Here’s a quote from Laland; the emphases are mine:

Why, then, are traditionally minded evolutionary biologists complaining about the misguided evolutionary radicals that lobby for paradigm shift? Why are journalists writing articles about scientists calling for a ‘revolution’ in evolutionary biology? If nobody actually wants a revolution, and scientific revolutions rarely happen anyway, what’s all the fuss about? The answer to these questions provides a fascinating insight into the sociology of evolutionary biology.

Revolution in evolution is a misattribution – a myth propagated by an unlikely alliance of conservative-minded evolutionists, creationists and the press. I don’t doubt that there are a small number of genuine, revolutionarily minded evolutionary radicals out there, but the vast majority of researchers working towards an extended evolutionary synthesis are simply ordinary, hardworking evolutionary biologists.

We all know that sensationalism sells newspapers, and articles that portend a major upheaval make for better copy. Creationists and advocates of ‘intelligent design’ also feed this impression, with propaganda that exaggerates differences of opinion among evolutionists and gives a false impression that the field of evolutionary biology is in turmoil. What’s more surprising is how commonly conservative-minded biologists play the ‘We’re under attack!’ card against their fellow evolutionists. Portraying intellectual opponents as extremist, and telling people that they are being attacked, are age-old rhetorical tricks to win debate or allegiance.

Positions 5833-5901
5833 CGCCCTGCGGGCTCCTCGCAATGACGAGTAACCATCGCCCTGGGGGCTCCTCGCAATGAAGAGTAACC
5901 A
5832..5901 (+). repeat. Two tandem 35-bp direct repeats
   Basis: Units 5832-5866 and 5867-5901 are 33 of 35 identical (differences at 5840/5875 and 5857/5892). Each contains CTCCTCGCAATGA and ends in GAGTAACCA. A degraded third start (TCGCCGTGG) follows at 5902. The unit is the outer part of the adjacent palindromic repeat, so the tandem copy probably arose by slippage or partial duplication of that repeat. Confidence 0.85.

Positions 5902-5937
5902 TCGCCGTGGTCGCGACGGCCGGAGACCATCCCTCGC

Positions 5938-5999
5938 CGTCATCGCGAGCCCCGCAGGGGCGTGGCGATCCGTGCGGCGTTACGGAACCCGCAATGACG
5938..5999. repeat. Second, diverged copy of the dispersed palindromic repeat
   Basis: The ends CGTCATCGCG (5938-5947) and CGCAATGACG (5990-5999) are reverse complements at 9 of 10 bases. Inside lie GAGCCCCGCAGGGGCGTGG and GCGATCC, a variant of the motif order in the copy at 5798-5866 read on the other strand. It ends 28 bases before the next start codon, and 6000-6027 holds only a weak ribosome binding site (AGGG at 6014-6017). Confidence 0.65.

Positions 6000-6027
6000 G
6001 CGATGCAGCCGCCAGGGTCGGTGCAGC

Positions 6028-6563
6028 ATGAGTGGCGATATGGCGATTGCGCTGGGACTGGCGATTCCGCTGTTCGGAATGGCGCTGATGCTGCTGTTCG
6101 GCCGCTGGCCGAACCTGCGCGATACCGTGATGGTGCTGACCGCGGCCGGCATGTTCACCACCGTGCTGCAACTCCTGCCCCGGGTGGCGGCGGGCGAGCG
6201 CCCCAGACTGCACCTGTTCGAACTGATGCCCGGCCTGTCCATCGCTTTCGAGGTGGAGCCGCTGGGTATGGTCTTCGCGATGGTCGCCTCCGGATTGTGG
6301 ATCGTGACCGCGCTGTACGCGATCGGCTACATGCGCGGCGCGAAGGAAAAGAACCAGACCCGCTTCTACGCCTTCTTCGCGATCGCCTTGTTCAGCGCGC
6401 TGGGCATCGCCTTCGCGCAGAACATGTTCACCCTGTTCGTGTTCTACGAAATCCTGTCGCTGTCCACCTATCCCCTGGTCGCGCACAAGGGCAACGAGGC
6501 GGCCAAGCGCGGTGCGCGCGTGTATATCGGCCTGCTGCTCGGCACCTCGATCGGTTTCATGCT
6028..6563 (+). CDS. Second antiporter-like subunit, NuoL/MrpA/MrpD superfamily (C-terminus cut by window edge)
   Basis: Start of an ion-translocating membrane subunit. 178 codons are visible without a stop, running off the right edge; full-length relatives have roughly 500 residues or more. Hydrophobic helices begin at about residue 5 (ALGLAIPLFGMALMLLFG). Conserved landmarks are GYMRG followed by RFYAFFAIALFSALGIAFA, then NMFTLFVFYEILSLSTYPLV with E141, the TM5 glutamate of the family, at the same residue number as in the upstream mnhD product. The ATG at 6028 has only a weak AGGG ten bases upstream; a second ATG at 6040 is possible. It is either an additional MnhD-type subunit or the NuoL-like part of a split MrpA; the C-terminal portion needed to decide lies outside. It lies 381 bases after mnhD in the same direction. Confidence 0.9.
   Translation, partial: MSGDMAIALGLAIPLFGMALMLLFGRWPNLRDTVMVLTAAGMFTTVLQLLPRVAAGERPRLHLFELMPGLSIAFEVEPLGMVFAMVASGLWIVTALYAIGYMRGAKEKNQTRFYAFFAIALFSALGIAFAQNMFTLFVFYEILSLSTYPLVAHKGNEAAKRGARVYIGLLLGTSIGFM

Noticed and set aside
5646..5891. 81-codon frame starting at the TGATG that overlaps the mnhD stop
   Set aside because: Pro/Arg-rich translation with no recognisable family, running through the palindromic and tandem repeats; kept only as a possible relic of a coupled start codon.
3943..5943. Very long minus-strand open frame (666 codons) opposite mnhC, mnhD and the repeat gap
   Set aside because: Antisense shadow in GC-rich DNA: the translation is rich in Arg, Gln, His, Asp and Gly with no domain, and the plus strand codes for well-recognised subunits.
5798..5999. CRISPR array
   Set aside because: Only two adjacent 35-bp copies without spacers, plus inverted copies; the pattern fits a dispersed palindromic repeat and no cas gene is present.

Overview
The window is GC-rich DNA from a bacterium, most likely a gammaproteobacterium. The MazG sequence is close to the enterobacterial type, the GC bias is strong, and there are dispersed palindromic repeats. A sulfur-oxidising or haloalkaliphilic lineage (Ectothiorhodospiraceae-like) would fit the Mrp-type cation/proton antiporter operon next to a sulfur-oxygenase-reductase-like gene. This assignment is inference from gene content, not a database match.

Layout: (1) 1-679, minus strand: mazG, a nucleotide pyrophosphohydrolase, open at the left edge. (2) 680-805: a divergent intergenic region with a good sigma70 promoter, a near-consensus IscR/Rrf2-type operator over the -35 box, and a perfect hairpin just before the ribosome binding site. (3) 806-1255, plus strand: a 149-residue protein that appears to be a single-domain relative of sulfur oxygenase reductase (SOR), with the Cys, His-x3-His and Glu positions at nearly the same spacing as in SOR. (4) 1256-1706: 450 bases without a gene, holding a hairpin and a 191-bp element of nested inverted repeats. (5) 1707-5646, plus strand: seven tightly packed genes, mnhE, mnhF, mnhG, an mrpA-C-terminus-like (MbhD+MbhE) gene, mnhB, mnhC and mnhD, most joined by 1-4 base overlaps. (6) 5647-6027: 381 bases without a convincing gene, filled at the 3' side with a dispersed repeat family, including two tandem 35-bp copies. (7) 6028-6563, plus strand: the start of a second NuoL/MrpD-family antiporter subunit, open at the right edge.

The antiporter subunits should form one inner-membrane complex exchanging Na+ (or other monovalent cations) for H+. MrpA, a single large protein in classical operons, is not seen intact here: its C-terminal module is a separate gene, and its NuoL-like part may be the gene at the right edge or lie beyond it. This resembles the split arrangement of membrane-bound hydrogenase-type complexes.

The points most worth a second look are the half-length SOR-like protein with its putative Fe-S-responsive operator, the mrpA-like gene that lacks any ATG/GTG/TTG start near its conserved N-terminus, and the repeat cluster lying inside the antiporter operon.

I had always associated such games with politics, not science, but now realise I was naive. Some of the behind-the-scenes shenanigans I have witnessed, seemingly designed to prevent new ideas from spreading by fair means or foul, have truly shocked me, and are out of kilter with practice in other fields that I know. Scientists, too, have careers and legacies at stake, as well as struggles for funding, power and influence. [If I were Laland, I’d look in the mirror here.] I worry that the traditionalists’ rhetoric is backfiring, creating confusion and inadvertently fuelling creationism by exaggerating division. Too many reputable scientists feel the need for change in evolutionary biology for all to be credibly dismissed as fringe elements.

Here we see a would-be Galileo crying that he’s been stifled and censored by hard-core traditionalists—evolutionary conservatives. And his critics are FUELING CREATIONISM!